side of the mike. It was Ruth’s farewell appearance a few weeks before he succumbed to cancer.

“What a great shot,” Jimmy said. “I’ve never seen it before anywhere.”

Monroe was smiling broadly. “Isn’t it great? The photographer was the father of one of my patients. We got talking and a week later, it was delivered to me in the frame.”

“It’s a real treasure”, Jimmy said.

“So,” Monroe said, “Any dizziness or pressure on the chest or difficulty breathing?”

The truth was that Jimmy had been having dizziness issues for a couple of years. Recently, it was getting worse. He worried about what would happen if he got dizzy while driving on the Parkway. The dizziness didn’t last long – just a few seconds.

“No pressure on the chest, no palpitations, no problems breathing,” Jimmy said. “Recently, I’ve had a few, very brief, dizzy moments. Literally just four or five seconds.”

“Well, Jimmy,” Monroe said. “I am advising you to stop the umpiring. I’m not ratting you out with your Union, but I am putting it into my notes in case you drop dead on 
the field and the authorities come and ask me how I could let an old coot with a 
defective aortic valve on the field.”

“Jesus,” Jimmy said. “Really? It’s just a momentary thing.”

“No, Jimmy, we’re talking classic precursors to fainting spells. I’m going to set you up with the Committee that has to approve you for the valve replacement procedure so Medicare will pay for it. They will contact you shortly”

“I can’t believe it,” Jimmy said. “I’m done. Say it ain’t so, Doc.”

“You’re not done, Jimmy,” Monroe said. Your new valve should last a good eight years.”

On the drive home, Jimmy thought it through. Monroe wasn’t telling the Umpire Union Jimmy’s aortic valve was busted. He could book his games for the upcoming season just 
like always.

When he got home, he went straight up to Anne and told her Monroe was booking him with the Review Committee for Medicare approval of the valve replacement procedure. Anne said she was frightened.

Jimmy called his ball player sons and told them they could relax. He was done umpiring. 
He was in the approval process for a valve replacement. His boys sympathized and told 
him they were relieved.

Sean, his eldest, said, “I’m relieved for you Dad — and for the kids. Imagine what it would be like if an old ump croaked right in front of you on the field.”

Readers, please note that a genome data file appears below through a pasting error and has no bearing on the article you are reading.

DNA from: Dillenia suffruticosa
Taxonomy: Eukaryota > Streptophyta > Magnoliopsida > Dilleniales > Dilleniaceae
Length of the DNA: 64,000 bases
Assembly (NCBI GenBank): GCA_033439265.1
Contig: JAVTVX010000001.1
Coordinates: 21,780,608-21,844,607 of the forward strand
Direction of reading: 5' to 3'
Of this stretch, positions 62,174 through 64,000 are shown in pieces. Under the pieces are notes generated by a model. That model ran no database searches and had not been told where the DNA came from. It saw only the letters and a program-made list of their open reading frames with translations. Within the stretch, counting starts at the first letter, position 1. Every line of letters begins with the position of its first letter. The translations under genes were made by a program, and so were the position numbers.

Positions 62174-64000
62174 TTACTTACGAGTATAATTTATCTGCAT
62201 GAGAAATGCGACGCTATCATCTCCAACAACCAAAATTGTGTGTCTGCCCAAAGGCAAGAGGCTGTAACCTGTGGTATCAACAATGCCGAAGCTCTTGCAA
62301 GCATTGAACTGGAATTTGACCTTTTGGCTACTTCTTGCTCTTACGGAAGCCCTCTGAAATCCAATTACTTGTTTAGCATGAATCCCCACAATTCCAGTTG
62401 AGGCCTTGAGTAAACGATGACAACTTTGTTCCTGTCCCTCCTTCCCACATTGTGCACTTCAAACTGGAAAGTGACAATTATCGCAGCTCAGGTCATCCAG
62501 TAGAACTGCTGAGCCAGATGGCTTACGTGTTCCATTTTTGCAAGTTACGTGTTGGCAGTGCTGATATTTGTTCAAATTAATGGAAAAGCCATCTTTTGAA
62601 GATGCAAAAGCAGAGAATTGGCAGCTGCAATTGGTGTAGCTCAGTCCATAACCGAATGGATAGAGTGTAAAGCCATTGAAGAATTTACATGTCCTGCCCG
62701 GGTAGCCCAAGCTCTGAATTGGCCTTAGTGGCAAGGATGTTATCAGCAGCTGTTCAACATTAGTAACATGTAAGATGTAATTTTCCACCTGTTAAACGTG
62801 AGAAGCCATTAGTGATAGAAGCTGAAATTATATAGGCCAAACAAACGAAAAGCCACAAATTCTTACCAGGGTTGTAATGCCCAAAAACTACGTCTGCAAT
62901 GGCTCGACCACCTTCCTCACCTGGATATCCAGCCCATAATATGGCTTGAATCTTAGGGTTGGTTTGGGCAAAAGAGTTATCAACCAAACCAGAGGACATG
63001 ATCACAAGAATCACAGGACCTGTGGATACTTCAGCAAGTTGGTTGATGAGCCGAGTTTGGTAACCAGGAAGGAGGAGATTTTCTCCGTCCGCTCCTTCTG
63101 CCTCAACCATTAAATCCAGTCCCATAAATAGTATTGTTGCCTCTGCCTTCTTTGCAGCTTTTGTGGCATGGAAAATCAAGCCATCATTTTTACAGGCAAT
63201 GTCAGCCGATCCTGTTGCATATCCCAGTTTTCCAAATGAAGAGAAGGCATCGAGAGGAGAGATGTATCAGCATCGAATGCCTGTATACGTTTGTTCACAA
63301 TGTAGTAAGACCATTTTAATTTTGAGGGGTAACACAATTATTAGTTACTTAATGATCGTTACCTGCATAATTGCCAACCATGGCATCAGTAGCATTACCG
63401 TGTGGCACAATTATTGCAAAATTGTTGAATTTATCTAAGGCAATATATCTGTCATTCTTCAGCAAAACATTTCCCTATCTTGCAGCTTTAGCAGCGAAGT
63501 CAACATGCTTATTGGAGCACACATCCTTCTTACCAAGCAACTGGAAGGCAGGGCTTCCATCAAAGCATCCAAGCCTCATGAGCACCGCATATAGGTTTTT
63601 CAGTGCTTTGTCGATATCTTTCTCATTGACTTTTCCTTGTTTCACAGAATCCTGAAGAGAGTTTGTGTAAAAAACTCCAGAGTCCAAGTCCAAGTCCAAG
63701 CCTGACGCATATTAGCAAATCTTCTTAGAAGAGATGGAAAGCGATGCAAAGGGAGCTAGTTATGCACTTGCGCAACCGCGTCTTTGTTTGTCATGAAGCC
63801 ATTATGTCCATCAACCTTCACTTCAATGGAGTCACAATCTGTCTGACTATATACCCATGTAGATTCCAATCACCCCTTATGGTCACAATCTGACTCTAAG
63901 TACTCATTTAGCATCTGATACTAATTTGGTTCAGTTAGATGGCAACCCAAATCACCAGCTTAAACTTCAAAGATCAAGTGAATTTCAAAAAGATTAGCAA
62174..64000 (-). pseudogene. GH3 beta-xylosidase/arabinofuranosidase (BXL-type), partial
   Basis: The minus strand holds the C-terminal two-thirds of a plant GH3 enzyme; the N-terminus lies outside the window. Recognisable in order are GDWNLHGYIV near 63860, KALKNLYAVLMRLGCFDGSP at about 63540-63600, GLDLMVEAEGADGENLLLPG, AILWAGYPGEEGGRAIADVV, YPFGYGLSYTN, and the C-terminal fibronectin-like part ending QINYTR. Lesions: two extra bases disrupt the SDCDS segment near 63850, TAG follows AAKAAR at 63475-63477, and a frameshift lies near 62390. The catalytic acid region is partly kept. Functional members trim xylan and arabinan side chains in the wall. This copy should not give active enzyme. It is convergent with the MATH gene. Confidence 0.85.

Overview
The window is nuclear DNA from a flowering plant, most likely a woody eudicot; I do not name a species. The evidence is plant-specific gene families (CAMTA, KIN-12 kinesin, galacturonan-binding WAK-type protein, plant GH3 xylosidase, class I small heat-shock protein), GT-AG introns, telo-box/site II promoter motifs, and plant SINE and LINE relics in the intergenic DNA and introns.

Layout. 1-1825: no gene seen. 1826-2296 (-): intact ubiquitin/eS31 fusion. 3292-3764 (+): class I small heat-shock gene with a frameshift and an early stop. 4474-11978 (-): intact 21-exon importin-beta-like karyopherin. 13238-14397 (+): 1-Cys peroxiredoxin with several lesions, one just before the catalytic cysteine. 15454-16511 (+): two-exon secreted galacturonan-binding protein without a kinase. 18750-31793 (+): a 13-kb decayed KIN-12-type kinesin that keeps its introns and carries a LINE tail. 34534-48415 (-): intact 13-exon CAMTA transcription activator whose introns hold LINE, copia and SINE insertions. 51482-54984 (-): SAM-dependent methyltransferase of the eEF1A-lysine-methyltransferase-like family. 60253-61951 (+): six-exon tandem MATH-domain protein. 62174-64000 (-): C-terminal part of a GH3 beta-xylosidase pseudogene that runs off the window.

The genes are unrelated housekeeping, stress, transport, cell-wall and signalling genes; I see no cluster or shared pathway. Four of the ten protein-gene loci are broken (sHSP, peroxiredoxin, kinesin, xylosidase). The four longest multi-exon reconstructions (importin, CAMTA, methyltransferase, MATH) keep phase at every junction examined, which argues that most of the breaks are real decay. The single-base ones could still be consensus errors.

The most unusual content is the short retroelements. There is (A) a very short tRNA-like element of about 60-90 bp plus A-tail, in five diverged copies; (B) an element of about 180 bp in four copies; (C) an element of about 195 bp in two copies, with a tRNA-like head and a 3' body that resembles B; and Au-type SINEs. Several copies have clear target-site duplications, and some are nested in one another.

Jimmy said he had a point.

Later that night at dinner, Anne said, “So, good old Doctor Bud Monroe told you 
he wasn’t going to tell the Umpire Union. Right?”

Jimmy said that was so. Monroe was just putting it in his notes. That was why Jimmy had to tell Anne about it right away.

“What a bastard, “Anne said. “What a freaking bastard.”


  1. Posted March 12, 2018 at 7:20 am | #

    It is always a peasure to continue with Jimmy on the journey we all must make. It eases the worry, sadness, and sense of isolation, and banishes the loneliness of the human condition. Well done, Bob.

  2. Posted March 14, 2018 at 8:04 am | #

    Wrenching tale about saying goodbye to huge part of one’s life. One man is losing an “everything” to his life, while others are blunt on the nose thankful to him having to say goodbye. Well done contrast!

  3. Posted March 19, 2018 at 3:50 pm | #

    You gotta love it! — the game and the life. Not everyone gets or needs a Yankee Stadium moment.

  4. Posted March 30, 2018 at 11:18 am | #

    I,ve come to think about Jimmy as a old friend sharing life’s struggles and joys with me……poignant story…..I know Jimmy will do well with his “end game”.

  5. Posted May 24, 2018 at 10:48 am | #

    My knowledge of this game is the same as my understanding of nuclear science so thank you for the course . Your detail is exact and clear and vand filled with human apprehension . Sport life and death marital tension are out usually mixed in a story but yyou served it well as usual